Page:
Updated: Nov 17, 2021
by Douglas W. Arner (The University of Hong Kong, Faculty of Law), Ross Buckley (University of New South Wales, Faculty of Law), Kuzi Charamba (University of Hong Kong), Artem Sergeev (University of Hong Kong, Faculty of Law) and Dirk A. Zetzsche (Universite du Luxembourg) :: SSRN | Last revised on: 8 November 2021
Over the past 150 years, finance has evolved into one of the world’s most globalized, digitized and regulated industries. Digitalization has transformed finance but also enabled new entrants over the past decade in the form of technology companies, especially FinTechs and BigTechs. As a highly digitized industry, incumbents and new entrants are increasingly pursuing similar approaches and models, focusing on the economies of scope and scale typical of finance and the network effects typical of data, with the predictable result of the emergence of increasingly large digital finance platforms. We argue that the combination of digitization, new entrants (especially BigTechs) and platformization of finance – which we describe as FinTech 4.0 and mark as beginning in 2019-2020 – brings massive benefits and an increasing range of risks to broader sustainable development.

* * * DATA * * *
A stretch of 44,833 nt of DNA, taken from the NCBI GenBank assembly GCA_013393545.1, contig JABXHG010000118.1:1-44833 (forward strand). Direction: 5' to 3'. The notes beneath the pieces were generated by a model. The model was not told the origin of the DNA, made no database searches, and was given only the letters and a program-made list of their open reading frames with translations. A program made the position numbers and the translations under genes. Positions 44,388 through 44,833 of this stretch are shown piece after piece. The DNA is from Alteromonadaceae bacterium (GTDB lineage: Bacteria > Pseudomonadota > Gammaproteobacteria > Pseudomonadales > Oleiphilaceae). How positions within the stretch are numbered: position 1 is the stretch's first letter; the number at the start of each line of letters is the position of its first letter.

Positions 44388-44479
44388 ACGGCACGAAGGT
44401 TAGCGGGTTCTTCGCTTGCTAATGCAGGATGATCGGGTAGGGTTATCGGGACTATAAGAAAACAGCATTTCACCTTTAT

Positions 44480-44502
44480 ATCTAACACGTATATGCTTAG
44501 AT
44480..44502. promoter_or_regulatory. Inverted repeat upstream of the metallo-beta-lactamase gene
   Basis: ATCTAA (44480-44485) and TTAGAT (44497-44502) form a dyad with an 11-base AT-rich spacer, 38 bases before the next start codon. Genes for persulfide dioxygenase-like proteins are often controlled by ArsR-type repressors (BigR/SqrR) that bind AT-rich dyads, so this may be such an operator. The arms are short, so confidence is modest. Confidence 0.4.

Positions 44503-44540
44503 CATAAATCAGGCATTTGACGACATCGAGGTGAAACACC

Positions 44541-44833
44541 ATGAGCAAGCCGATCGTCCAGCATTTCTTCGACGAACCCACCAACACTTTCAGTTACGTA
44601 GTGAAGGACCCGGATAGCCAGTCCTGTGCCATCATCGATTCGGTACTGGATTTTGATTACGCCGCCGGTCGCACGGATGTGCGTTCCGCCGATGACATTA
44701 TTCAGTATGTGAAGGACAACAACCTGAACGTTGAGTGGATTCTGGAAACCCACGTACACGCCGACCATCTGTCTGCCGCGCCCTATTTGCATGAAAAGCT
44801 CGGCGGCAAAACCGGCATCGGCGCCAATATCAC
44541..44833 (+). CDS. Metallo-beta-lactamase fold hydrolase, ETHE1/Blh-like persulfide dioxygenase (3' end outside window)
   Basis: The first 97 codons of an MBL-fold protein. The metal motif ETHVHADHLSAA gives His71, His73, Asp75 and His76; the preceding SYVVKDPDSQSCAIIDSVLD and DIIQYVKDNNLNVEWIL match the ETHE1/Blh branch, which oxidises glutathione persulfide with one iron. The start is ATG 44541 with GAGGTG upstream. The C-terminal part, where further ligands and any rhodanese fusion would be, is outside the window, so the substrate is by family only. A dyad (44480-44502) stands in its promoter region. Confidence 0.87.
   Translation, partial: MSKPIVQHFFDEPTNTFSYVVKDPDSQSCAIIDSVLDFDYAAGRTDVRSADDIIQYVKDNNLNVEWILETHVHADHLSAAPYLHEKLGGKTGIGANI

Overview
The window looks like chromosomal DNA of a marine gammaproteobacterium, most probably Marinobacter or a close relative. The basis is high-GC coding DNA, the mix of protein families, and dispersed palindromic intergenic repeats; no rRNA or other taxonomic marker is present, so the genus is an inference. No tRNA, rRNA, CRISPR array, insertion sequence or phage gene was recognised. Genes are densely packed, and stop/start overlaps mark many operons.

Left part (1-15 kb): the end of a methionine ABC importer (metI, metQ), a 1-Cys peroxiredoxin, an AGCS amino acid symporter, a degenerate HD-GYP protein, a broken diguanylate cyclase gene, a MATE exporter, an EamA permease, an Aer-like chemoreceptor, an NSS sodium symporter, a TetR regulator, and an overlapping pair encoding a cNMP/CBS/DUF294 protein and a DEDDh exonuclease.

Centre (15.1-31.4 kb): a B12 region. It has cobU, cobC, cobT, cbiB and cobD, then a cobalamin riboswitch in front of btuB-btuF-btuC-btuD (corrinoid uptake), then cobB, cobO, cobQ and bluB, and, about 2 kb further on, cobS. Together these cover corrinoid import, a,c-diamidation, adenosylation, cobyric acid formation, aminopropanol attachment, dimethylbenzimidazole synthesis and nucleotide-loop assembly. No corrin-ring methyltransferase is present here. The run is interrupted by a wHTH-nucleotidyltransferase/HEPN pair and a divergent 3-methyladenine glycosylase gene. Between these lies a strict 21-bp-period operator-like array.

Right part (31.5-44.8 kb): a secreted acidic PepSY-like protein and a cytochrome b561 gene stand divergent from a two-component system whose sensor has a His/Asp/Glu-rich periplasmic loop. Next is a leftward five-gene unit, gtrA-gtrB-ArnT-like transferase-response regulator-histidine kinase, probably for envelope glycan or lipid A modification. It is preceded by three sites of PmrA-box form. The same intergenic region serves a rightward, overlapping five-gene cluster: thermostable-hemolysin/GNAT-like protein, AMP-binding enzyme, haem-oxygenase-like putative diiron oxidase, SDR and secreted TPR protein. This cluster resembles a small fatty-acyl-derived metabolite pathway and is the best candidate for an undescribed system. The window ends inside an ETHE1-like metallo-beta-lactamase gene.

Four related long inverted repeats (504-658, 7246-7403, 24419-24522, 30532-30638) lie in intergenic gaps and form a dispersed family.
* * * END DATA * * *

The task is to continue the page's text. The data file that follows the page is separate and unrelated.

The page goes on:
The platformization of finance poses challenges for societies and regulators around the world, apparent most clearly to date in the US and China. Existing regulatory frameworks for finance, competition, data, and technology are not designed to comprehensively address the challenges to these trends to broader sustainable development. We need to build new approaches domestically and internationally to maximize the benefits of network effects and economies of scope and scale in digital finance while monitoring and controlling the attendant risks of platformization of finance across the existing regulatory silos.
We argue for a principles-based approach that brings together regulators responsible for different sectors and functions, regulating both on a functional activities based approach but also – as scale and interconnectedness increase – addressing specific entities as they emerge: a graduated proportional hybrid approach, appropriate both domestically in the US, China and elsewhere, as well as for cross-border groups, building on experiences of supervisory colleges and lead supervision developed for Globally Systemically Important Financial Institutions (G-SIFIs) and Financial Market Infrastructures (FMIs). This will need to be combined with an appropriate strategic approach to data in finance, to enable the maximization of data benefits while constraining related risks.